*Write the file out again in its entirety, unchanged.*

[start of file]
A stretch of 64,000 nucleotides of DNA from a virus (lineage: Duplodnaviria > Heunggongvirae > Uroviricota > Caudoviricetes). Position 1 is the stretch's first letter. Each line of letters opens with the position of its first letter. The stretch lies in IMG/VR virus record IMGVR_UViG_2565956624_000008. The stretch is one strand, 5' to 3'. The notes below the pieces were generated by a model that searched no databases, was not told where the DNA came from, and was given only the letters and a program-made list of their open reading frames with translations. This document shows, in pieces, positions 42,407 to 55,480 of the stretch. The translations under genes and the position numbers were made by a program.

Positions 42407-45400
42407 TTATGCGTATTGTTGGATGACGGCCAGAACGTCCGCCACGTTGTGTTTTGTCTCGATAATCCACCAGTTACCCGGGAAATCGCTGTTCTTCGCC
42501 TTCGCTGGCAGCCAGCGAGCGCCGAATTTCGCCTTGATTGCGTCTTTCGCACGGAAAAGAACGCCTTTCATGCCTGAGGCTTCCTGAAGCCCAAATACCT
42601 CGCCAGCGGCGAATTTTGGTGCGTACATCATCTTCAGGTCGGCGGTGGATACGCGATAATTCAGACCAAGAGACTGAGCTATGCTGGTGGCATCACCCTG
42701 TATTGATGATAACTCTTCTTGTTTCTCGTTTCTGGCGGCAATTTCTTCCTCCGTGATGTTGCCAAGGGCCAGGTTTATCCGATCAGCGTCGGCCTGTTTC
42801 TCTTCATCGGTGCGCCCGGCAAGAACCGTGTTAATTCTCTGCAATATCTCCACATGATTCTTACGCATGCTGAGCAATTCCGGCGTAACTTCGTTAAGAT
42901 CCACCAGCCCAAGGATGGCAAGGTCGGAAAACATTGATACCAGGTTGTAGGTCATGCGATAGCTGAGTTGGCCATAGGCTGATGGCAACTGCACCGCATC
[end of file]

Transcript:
A stretch of 64,000 nucleotides of DNA from a virus (lineage: Duplodnaviria > Heunggongvirae > Uroviricota > Caudoviricetes). Position 1 is the stretch's first letter. Each line of letters opens with the position of its first letter. The stretch lies in IMG/VR virus record IMGVR_UViG_2565956624_000008. The stretch is one strand, 5' to 3'. The notes below the pieces were generated by a model that searched no databases, was not told where the DNA came from, and was given only the letters and a program-made list of their open reading frames with translations. This document shows, in pieces, positions 42,407 to 55,480 of the stretch. The translations under genes and the position numbers were made by a program.

Positions 42407-45400
42407 TTATGCGTATTGTTGGATGACGGCCAGAACGTCCGCCACGTTGTGTTTTGTCTCGATAATCCACCAGTTACCCGGGAAATCGCTGTTCTTCGCC
42501 TTCGCTGGCAGCCAGCGAGCGCCGAATTTCGCCTTGATTGCGTCTTTCGCACGGAAAAGAACGCCTTTCATGCCTGAGGCTTCCTGAAGCCCAAATACCT
42601 CGCCAGCGGCGAATTTTGGTGCGTACATCATCTTCAGGTCGGCGGTGGATACGCGATAATTCAGACCAAGAGACTGAGCTATGCTGGTGGCATCACCCTG
42701 TATTGATGATAACTCTTCTTGTTTCTCGTTTCTGGCGGCAATTTCTTCCTCCGTGATGTTGCCAAGGGCCAGGTTTATCCGATCAGCGTCGGCCTGTTTC
42801 TCTTCATCGGTGCGCCCGGCAAGAACCGTGTTAATTCTCTGCAATATCTCCACATGATTCTTACGCATGCTGAGCAATTCCGGCGTAACTTCGTTAAGAT
42901 CCACCAGCCCAAGGATGGCAAGGTCGGAAAACATTGATACCAGGTTGTAGGTCATGCGATAGCTGAGTTGGCCATAGGCTGATGGCAACTGCACCGCATC